The red spots seem to have come more easily more frequently with the
edema.  But I didn't see a link between Petechiae and edema in what
you wrote me.  Did you find a link between the two?  Did I miss it?

Clarification of Answer by crabcakes-ga on 19 Oct 2004 12:50 PDT
Hi again sauna_sue,

 Thank you for the 5 stars!

Edema is excess fluid, caused by nuerous things such as heart and
renal failure, some drugs, and auto-immune disease. Petechiae occur
when blood vessels become extra-permeable, sometimes called "leaky
vessels". Petechiae are simply small amounts of blood leaking out of
the vessel, and showing in the surrounding skin. Edema can certainly
aggravate petechiae, due to the inceased vascular pressure, but the
two can exist exclusively as well.

sauna_sue-ga rated this answer:5 out of 5 stars and gave an additional tip of: $5.00
Thank you for all the information.  That was a lot of research!  Now I
have something to base my decision on.

Subject: Re: bleeding into skin on legs when standing for long period.
From: dragon_2-ga on 24 Oct 2004 22:32 PDT
Don't consider DVT. That's not what it is. I can't tell you what it
is...cause I don't know...but I do know that it is not DVT.
Subject: Re: bleeding into skin on legs when standing for long period.
From: jr2000-ga on 31 Oct 2004 00:46 PDT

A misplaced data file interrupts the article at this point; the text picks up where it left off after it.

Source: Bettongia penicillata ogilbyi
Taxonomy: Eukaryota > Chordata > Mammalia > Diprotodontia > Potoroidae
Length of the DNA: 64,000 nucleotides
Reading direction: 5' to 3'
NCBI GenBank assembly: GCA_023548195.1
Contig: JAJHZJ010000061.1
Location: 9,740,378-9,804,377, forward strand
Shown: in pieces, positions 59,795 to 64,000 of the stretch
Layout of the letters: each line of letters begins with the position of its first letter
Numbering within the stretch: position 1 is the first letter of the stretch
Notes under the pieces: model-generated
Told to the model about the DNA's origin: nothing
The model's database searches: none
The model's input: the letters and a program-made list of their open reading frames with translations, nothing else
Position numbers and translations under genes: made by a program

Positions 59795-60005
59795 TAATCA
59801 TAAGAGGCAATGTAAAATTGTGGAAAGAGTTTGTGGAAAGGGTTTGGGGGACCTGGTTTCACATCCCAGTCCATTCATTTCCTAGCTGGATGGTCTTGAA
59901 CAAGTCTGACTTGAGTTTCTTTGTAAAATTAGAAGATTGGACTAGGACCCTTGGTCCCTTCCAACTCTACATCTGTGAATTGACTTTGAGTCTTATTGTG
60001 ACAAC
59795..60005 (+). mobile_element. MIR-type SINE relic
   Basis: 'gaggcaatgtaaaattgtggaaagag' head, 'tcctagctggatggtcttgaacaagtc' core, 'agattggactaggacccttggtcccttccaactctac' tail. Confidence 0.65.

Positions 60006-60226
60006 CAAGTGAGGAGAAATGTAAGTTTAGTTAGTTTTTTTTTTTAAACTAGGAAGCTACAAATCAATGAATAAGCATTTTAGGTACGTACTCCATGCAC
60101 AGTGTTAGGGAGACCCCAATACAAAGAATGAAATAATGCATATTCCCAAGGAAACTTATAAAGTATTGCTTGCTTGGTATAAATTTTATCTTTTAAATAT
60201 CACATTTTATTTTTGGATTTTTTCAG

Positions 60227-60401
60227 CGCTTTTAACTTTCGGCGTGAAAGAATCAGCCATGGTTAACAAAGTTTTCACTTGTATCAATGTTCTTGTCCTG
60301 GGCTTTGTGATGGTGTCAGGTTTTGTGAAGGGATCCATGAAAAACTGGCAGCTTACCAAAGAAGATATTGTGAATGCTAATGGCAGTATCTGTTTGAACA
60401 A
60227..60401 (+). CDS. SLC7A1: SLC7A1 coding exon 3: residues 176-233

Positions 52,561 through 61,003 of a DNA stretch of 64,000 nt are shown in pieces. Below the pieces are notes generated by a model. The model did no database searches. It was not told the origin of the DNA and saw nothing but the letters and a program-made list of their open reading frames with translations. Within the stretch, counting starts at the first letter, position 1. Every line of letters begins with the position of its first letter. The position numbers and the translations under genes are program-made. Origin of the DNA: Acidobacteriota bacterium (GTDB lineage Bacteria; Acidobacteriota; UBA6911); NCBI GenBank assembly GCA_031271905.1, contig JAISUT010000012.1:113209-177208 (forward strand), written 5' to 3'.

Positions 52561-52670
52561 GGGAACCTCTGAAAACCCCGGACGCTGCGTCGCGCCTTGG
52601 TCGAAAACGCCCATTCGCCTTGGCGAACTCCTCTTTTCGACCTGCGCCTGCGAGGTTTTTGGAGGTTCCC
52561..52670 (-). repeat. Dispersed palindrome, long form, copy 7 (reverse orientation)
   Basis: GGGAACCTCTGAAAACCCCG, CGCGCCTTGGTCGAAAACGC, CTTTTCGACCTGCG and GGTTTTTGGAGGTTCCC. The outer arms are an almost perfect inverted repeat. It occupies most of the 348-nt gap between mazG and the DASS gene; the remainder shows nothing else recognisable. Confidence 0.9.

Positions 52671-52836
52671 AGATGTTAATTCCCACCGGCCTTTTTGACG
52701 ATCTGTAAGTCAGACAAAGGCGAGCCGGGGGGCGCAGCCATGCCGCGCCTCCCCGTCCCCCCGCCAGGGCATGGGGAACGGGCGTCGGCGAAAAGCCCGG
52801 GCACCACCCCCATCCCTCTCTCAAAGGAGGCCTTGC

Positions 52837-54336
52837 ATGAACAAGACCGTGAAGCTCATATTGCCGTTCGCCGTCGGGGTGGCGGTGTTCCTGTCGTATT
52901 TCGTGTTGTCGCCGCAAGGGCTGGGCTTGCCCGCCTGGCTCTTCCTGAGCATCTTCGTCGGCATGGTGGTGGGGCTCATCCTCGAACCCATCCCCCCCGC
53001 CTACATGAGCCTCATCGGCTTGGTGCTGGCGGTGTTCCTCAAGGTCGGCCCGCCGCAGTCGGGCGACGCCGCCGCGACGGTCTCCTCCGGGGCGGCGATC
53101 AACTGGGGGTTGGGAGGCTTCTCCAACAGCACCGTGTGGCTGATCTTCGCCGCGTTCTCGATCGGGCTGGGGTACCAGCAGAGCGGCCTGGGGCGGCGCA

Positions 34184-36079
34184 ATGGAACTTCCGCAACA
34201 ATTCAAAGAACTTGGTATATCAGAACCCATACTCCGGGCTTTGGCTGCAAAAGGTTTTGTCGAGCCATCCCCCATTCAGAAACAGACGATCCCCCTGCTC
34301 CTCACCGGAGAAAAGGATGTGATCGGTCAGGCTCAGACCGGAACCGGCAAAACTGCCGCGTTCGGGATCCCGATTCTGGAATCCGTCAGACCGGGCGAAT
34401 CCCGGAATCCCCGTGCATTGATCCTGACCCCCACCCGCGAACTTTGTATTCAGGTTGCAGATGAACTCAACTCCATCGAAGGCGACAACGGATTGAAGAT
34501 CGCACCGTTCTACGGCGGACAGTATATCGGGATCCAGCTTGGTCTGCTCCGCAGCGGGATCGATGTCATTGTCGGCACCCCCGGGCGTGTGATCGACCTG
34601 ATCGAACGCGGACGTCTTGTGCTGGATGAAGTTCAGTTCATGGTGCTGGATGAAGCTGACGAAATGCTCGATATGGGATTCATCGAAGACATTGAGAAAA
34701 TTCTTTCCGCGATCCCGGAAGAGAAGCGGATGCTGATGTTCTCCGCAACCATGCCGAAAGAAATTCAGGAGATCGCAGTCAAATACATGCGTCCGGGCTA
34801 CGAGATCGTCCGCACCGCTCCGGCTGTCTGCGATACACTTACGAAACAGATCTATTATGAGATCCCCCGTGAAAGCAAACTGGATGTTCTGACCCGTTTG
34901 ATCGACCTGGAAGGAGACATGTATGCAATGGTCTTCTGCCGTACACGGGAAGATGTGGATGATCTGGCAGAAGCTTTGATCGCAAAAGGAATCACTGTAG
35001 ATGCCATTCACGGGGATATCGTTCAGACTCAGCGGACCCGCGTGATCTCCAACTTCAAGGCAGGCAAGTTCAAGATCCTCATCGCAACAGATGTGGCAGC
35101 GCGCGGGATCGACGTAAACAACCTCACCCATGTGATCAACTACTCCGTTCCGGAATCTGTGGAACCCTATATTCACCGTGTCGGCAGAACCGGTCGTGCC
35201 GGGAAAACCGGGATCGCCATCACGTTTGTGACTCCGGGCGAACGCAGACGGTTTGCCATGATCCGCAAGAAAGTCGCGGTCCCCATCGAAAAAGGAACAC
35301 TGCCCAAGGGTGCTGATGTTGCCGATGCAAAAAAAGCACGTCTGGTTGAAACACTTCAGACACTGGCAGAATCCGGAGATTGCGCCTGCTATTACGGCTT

It does not appear that your leg has petechiae, which are much more
pinpoint in the way they present.  I would take a second look at
stasis dermatitis.  You mention that as you improve, you have itching,
and you also have some edema present.  Ulcers do not always present
themselves in this condition.

I hope you are able to find some answers and some relief.

Subject: Re: bleeding into skin on legs when standing for long period.
From: goatlady-ga on 11 Nov 2004 10:51 PST
sauna sue - just wondering if you have found anything else out.  I
JUST went to the doctor today with the same syptoms plus lower leg
achiness, especially in the morning.  Mine too - only happens when on
my feet for long periods of time, especially on hard pavement.  It has
gotten progressively worse in the past 3 years.  My doctor has orderd
some bloodwork, but I am trying to do some research of my own in the
meantime.  Thanks.
Subject: Re: bleeding into skin on legs when standing for long period.
From: bobbyr-ga on 18 Nov 2004 21:58 PST
I had the same problem. On my annual trips to Disney World, I would
get the same patches on the inside of my ankles, about the size of an
orange. Each year it got worse, and came earlier into my seven day